TAIPEI, Taiwan — Mammoth Taiwanese contract electronics maker Foxconn is at it again. This time, over 2,000 workers rioted in one of its town-sized plants in Taiyuan, the capital of northern pollution-soaked Shanxi province.
Chinese media reported the riot occurred Sunday evening after Foxconn security guards savagely beat one of the factory’s workers. The beating sparked an angry response from a section of the 79,000-plus employees the Taipei-based company hires to churn out parts for Apple’s new iPhone 5, along with other products for Dell, Nintendo and Nokia.
These protests add to Foxconn's already dubious reputation for running its plants with military-style discipline, shoddy working conditions, forced overtime and low wages. The company is also accused of using student interns to produce products for the world’s biggest electronics brands.
But that reputation hasn't seemed to dent the gains of those who profit most. Foxconn founder Terry Guo is one of Taiwan's richest men, and Apple is already the world's most valuable company.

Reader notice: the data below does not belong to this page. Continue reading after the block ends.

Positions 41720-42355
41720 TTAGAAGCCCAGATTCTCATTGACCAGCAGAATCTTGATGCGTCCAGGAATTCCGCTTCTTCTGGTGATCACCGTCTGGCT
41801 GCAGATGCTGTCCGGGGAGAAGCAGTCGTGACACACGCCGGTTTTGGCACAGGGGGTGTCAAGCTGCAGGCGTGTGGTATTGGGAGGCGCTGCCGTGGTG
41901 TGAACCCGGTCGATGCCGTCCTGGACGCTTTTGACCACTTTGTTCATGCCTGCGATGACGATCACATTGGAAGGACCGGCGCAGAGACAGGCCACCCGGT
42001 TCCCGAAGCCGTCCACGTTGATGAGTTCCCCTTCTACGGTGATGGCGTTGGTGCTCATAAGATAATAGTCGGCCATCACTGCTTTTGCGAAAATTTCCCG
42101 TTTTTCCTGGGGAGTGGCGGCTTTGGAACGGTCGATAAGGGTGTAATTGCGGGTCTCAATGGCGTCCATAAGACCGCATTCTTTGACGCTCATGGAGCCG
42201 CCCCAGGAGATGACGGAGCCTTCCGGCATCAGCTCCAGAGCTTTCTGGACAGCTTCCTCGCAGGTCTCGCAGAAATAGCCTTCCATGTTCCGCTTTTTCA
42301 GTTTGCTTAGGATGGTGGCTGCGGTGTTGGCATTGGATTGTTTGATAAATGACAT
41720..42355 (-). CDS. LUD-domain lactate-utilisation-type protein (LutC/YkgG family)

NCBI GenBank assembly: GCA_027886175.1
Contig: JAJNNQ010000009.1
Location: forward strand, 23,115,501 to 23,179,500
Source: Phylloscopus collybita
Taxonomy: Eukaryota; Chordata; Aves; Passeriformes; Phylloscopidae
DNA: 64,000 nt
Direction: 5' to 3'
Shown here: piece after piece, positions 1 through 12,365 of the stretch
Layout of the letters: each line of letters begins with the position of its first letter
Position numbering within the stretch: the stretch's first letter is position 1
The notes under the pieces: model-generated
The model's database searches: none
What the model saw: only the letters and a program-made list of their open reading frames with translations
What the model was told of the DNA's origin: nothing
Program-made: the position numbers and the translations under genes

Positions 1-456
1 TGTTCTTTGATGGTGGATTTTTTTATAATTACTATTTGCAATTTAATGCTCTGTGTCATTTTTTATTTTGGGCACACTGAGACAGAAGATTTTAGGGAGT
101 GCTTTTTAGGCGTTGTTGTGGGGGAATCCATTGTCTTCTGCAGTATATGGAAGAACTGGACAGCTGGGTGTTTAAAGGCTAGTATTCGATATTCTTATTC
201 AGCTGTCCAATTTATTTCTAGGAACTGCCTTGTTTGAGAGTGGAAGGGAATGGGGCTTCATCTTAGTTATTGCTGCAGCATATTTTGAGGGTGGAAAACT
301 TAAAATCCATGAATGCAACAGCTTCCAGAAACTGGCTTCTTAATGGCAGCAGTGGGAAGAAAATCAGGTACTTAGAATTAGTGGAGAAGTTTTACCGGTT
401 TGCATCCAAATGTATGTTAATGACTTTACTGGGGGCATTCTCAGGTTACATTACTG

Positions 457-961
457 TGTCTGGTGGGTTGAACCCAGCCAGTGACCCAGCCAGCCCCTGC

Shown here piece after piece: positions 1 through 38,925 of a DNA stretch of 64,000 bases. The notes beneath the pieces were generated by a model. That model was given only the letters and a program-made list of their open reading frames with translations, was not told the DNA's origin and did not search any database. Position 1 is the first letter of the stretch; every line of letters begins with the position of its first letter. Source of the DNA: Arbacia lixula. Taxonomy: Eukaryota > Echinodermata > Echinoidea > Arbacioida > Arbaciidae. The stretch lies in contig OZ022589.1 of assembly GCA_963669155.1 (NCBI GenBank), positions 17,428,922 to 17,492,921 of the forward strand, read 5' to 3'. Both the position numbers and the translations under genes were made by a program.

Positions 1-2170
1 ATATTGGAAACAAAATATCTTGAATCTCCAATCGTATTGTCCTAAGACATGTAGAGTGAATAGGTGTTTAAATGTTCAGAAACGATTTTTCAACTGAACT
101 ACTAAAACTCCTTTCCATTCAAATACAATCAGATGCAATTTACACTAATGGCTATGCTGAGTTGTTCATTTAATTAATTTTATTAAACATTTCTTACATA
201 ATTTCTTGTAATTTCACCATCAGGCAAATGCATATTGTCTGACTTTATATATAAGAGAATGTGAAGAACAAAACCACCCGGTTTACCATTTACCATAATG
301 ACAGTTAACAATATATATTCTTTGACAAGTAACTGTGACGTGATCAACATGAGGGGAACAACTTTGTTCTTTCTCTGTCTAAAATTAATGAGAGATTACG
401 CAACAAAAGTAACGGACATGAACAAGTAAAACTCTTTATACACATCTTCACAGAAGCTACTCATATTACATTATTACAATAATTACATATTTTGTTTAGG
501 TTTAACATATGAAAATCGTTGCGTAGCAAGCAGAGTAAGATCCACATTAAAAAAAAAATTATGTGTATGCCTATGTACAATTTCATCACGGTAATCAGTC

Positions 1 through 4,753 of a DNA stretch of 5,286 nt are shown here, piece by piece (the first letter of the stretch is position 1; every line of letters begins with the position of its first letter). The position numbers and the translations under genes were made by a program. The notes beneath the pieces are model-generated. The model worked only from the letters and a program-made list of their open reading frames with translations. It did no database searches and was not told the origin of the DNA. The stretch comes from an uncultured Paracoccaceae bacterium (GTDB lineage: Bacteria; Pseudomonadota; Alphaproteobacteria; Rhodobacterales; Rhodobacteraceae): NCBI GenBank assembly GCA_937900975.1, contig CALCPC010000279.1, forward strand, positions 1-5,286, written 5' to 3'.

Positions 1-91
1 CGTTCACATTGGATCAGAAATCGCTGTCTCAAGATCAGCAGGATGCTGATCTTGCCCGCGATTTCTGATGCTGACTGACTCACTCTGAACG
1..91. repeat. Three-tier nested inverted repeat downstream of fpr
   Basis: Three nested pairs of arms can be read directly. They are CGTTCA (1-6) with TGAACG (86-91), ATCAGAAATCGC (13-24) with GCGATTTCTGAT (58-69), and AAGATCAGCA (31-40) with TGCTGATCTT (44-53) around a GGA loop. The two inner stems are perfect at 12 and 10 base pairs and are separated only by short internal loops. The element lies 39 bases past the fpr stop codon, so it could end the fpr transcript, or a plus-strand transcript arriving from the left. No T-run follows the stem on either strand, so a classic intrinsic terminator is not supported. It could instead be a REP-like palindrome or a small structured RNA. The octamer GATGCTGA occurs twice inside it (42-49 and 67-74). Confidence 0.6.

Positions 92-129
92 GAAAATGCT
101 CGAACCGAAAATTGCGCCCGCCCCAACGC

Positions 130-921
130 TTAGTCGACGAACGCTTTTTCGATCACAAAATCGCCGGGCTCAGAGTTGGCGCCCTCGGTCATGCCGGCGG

Labor activists say that while Foxconn takes most of the PR flak when problems erupt in China, it’s actually Apple that has more ability to raise wages at factories.
China’s breakneck industrialization has left average wages in factories lagging behind the productivity of the workers, activists say. The problem is compounded by even lower wages in the country’s agriculture sector. It’s a situation that creates a gold rush for factory owners, but is also spurning instances of labor unrest.
“Apple is making a killing on its products, and is consciously choosing to not to raise wages," said Kevin Slaten, a spokesman for China Labor Watch.
"It makes $442 in profit per iPhone, while each worker gets no more than 30 cents. They make over $2 billion in profit per month. Apple has the power to revolutionize labor treatment in the electronics industry. But it chooses not to do so.”
Recent riots being investigated
By the time the estimated 5,000 riot police quelled the unrest on Sunday, 40 workers had been injured and 100 had been arrested. Foxconn denied its security personnel were involved in the furor, pinning the blame on differing groups of migrant workers.
In a statement to GlobalPost through its Hong Kong-based public relations firm, Foxconn wrote: “A personal dispute between several employees escalated into an incident involving some 2,000 workers. The cause of this dispute is under investigation by local authorities and we are working closely with them in this process, but it appears not to have been work-related.”
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Workers rioted at the same plant in March, claiming heavy-handed treatment at the hands of security, long hours and strict personal and work regulations imposed on them by management. Photos posted on social media sites showed broken factory windows and overturned guard stations and police cars.